Take a moment. Step inside my blog post. Let me transport you back to a long lost time when you could read what you wanted and write incomplete sentences dotted with emojis. Let me tell you about reading, thinking, and writing outside your field of study.

Surprise! This time isn’t so long lost. If you are like me, you probably do quite a bit of reading and writing unrelated or tangentially related to your discipline even when you are busy.

What am I talking about? Well, regardless of how busy I am or how stressed I feel, I spend quite a lot of time reading, thinking, and writing on Facebook as I browse my newsfeed and write statues or comments in response. Also, as I am guessing is the case with many of you (and by you, I mean faculty, staff and students), I rarely read or write about my current fields of study (English literature and Writing Center pedagogy) on Facebook. Instead, I read and write about current events, music, my home life, and other seemingly random things. For example, the last things I read or wrote about on social media concerned:

The location of free food on UofL’s campus

Bob Dylan winning the Nobel Prize in Literature

The most recent presidential debate

Urban foraging

My cat

Beck’s Debra (this is actually related to one of my classes, but it has a convoluted explanation)

Moreover, in addition to reading and writing on Facebook, I spend time reading and writing on topics tangentially related to my fields of study in the non-social media cyber world. Actually, I often do more of this type of reading and writing when I am busy with school or work because it seems like a useful break. For example, when I was reading the Canterbury Tales as an undergraduate, I found this gem of a revision to the Wife of Bath’s Prologue. Recently, when my younger brother was tasked with reading the Canterbury Tales, I sent him a link to this revision along with a little review. Over the past three weeks, as I wrote papers and read new plays for my Shakespeare class, I read Wikipedia pages on patriarchy, Aufheben, Gaius Marius, Husserl, Writing and Difference, Cleopatra, and the largest monoliths that have been found on Earth. I also wrote many exasperated notes to my boyfriend about how I didn’t (and still don’t) understand Hegel.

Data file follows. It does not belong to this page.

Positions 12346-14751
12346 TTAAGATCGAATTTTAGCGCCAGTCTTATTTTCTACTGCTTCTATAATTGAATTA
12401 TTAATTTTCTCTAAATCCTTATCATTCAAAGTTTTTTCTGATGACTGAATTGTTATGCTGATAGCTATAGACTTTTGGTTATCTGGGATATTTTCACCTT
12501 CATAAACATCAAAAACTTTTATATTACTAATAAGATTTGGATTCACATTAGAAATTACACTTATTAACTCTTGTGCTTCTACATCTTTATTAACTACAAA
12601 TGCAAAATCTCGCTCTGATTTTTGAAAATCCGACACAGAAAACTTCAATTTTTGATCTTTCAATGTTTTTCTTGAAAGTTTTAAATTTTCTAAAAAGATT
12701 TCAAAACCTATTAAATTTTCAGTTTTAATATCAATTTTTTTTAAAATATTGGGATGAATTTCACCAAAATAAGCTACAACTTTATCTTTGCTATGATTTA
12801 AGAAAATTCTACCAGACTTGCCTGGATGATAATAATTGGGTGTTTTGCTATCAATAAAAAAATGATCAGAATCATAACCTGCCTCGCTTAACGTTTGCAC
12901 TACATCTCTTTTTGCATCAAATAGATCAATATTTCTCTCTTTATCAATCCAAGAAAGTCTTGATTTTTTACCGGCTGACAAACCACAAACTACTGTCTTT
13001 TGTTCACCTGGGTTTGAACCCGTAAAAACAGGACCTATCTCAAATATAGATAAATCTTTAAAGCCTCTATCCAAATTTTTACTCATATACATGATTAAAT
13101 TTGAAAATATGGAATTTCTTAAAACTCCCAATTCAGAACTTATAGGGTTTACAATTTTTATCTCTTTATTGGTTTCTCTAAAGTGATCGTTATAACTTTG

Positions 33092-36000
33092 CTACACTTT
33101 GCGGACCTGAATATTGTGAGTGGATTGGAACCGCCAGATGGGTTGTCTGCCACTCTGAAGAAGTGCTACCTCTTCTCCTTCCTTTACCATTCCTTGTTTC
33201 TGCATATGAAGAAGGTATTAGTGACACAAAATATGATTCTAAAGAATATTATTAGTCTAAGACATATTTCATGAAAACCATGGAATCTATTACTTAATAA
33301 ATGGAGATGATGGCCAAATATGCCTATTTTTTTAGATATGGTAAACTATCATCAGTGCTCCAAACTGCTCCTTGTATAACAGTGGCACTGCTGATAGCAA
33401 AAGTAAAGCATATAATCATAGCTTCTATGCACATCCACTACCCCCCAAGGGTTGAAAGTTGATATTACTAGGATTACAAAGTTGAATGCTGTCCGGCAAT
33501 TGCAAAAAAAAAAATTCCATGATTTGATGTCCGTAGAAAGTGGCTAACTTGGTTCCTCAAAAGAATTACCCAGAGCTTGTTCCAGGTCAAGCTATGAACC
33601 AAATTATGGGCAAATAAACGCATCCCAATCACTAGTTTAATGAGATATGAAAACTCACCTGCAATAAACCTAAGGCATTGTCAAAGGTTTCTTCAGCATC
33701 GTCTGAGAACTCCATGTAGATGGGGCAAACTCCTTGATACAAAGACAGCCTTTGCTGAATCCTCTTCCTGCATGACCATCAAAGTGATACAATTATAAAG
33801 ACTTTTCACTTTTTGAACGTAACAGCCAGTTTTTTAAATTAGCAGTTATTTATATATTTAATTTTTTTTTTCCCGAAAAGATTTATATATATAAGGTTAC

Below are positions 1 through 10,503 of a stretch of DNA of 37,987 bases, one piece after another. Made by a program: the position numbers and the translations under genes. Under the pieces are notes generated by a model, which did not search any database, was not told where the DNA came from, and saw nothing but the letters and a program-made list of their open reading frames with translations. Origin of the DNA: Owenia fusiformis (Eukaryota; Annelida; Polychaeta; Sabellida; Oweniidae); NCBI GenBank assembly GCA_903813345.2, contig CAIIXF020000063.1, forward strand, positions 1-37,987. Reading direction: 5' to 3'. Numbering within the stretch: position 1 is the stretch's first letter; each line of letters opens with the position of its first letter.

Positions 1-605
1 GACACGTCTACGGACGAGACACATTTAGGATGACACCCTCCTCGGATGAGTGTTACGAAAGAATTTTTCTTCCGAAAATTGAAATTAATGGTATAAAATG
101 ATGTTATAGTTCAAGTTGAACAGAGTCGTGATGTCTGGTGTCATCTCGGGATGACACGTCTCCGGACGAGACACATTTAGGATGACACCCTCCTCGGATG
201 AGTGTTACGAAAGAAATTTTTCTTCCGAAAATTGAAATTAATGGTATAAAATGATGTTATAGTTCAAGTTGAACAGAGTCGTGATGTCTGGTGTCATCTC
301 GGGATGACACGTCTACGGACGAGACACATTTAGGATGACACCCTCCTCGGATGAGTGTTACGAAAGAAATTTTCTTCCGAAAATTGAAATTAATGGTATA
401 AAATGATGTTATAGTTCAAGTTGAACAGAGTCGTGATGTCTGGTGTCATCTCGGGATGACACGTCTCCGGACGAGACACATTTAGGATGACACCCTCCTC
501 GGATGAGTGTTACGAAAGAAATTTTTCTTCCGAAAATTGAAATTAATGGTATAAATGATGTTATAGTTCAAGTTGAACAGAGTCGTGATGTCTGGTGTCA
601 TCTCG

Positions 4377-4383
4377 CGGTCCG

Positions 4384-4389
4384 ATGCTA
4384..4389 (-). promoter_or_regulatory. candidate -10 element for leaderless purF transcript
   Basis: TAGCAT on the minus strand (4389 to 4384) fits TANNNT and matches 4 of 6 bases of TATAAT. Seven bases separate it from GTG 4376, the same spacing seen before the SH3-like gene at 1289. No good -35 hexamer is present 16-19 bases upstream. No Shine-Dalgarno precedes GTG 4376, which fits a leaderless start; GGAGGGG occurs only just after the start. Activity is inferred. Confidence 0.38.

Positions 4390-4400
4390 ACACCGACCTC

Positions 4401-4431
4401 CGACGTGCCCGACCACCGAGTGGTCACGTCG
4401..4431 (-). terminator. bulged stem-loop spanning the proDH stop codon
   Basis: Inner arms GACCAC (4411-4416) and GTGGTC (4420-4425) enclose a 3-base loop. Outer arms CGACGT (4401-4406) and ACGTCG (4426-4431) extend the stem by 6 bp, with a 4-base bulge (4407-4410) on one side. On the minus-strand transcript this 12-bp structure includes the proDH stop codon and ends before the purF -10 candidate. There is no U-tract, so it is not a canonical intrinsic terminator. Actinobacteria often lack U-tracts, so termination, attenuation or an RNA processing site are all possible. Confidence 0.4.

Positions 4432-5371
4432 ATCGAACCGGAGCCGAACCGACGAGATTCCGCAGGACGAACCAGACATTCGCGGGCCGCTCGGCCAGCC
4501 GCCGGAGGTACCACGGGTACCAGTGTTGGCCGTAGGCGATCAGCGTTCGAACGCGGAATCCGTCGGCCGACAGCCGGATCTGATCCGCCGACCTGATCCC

How are these adventures in reading and writing different than the reading and writing I do for my field of study?

I can choose what I want to read

Until I am fortunate enough to design my own courses, most of my academic readings will be carefully outlined on my professors’ syllabi. In my own world of social media and Internet wanderings, I can read whatever strikes my fancy. I can read about radical leftist organizations after watching a documentary on the Weathermen, 1,000 tweets classified under #debates when I want to know how the Twittersphere feels about Trump’s comments, or news articles about cutting edge science when I feel like I’m losing my knowledge of biology.

I can use unconventional punctuation and grammar

When I write for the world of academia, I am hyperaware of grammar and usage conventions. When I write on social media, I often intentionally break these conventions. For example, during the last presidential debate, I posted:

WHY IS LOCKER ROOM TALK AN EXCUSE

I realize this question should end with question mark and that only the first letter needs to be capitalized, but I wanted to convey an emotion and an opinion that a single capital letter and a question mark would dampen.